Sunday, July 13 2008
Sheila WhiteEagleDec. 2, 1948 - June 7, 2008
Sheila passed away peacefully at home after a long and courageous battle against breast cancer. Sheila was the Director of the Saint Paul Area Council of Churches’ Department of Indian Work program for more than 20 years and worked for the program for 36 years. Under Sheila’s leadership, DIW has expanded from the Emergency Services food and clothing rooms to include parenting and youth enrichment programs and diabetes education.
Other career highlights include: Began the Elders Transportation program with the American Red Cross; Worked with the community to build an Elders Lodge, now located in Saint Paul; For ten years, worked with the Church World Services CROP Walk event to raise awareness and help with local and global hunger; Worked with community on 13 annual University of St. Thomas powwow events.
Also during her long career, in 1989, Sheila launched the American Indian Parenting Program and in 1992, She began the American Indian Youth Enrichment after-school and summer programs which last summer was recognized by First Lady Laura Bush. In 1993, Sheila was recognized with the McKnight Award and in 2001, Sheila led the Family Education Diabetes Program, which has grown to now include education for youth and a partnership with the University of Minnesota. Before she died, Sheila was in the planning process of getting a non-denominational spiritual center built for larger groups of American Indians to gather.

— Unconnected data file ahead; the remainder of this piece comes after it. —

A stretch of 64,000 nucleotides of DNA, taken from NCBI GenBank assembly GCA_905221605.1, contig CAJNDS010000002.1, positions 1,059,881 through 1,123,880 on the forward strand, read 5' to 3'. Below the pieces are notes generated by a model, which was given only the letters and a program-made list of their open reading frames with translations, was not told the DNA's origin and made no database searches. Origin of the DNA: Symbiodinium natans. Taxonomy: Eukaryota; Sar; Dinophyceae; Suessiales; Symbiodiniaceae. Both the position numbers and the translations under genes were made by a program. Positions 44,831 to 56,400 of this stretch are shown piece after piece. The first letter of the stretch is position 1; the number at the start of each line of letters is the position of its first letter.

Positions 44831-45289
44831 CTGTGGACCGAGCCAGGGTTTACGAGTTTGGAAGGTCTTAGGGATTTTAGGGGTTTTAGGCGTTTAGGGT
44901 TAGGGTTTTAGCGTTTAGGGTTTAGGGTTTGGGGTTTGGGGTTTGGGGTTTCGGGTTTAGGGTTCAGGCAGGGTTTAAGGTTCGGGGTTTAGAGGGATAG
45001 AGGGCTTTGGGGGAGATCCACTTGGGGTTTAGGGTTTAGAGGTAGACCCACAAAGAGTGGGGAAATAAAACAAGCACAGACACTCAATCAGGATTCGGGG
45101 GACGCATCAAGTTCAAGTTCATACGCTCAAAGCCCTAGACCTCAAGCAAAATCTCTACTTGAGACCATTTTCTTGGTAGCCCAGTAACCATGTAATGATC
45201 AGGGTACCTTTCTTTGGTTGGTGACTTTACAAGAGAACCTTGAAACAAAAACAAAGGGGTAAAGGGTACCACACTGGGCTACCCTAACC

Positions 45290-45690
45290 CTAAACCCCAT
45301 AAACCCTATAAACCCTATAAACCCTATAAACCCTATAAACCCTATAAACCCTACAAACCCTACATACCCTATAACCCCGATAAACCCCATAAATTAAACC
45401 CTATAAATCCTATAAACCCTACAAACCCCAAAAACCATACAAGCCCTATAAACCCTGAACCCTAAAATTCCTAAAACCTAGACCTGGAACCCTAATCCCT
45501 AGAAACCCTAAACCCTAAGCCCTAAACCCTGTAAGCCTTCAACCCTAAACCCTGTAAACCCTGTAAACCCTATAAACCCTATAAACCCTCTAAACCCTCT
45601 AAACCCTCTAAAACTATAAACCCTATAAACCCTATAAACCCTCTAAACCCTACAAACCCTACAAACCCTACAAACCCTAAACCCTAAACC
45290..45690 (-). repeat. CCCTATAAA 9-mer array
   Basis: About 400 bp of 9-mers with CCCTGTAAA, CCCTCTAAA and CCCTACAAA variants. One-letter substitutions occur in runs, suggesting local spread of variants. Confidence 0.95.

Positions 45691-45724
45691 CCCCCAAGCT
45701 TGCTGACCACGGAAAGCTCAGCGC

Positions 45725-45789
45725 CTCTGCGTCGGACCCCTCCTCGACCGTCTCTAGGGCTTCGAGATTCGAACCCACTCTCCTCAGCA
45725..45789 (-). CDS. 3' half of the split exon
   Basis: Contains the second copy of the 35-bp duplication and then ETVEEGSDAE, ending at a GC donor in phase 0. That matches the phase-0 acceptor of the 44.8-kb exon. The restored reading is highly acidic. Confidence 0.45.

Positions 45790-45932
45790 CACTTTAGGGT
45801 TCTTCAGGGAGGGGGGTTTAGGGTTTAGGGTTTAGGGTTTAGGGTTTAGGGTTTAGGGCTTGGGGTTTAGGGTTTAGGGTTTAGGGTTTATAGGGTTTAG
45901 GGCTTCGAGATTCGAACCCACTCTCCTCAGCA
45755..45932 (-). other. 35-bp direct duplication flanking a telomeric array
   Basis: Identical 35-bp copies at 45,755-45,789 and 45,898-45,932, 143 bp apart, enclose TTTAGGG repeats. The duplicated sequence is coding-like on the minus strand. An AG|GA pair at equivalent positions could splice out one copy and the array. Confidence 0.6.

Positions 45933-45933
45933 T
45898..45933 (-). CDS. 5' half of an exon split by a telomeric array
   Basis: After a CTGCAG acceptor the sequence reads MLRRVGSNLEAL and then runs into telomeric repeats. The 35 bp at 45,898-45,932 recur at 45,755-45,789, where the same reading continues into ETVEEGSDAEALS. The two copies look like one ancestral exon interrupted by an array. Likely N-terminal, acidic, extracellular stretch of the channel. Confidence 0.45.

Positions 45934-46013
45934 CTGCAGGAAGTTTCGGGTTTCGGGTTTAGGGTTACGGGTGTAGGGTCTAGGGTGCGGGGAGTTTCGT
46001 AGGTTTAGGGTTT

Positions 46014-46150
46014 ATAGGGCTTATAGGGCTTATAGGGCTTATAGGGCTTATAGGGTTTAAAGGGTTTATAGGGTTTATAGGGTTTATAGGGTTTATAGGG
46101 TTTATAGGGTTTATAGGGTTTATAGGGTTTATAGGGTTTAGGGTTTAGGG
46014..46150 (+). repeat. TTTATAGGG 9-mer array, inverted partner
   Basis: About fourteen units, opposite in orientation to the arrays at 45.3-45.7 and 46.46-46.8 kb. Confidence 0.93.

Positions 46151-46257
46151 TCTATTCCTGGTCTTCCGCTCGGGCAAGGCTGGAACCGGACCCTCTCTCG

At rest with daughter, Leslie Kay White Eagle; brothers, Raphael Masquot and Timothy Masquot. Survived by companion, Timothy Bayer, beloved mother of Laura Kidd, Archie White Eagle, Jr., Sarah White Eagle and Rachel White Eagle; Mother, Leila Picotte; brothers, Prosper Waukon and Abel William DeCora; sisters, Kathleen Nanette Little Walker, Renee DeCora and Katherine Masquot-Roy; grand-daughters, Sandra Langevin and Andrea Kidd and many aunts, uncles, nieces, nephews, cousins and friends. Memorial service were held on June 12 at St. John The Evangelist Episcopal Church, in St. Paul, with interment at Fort Snelling National Cemetery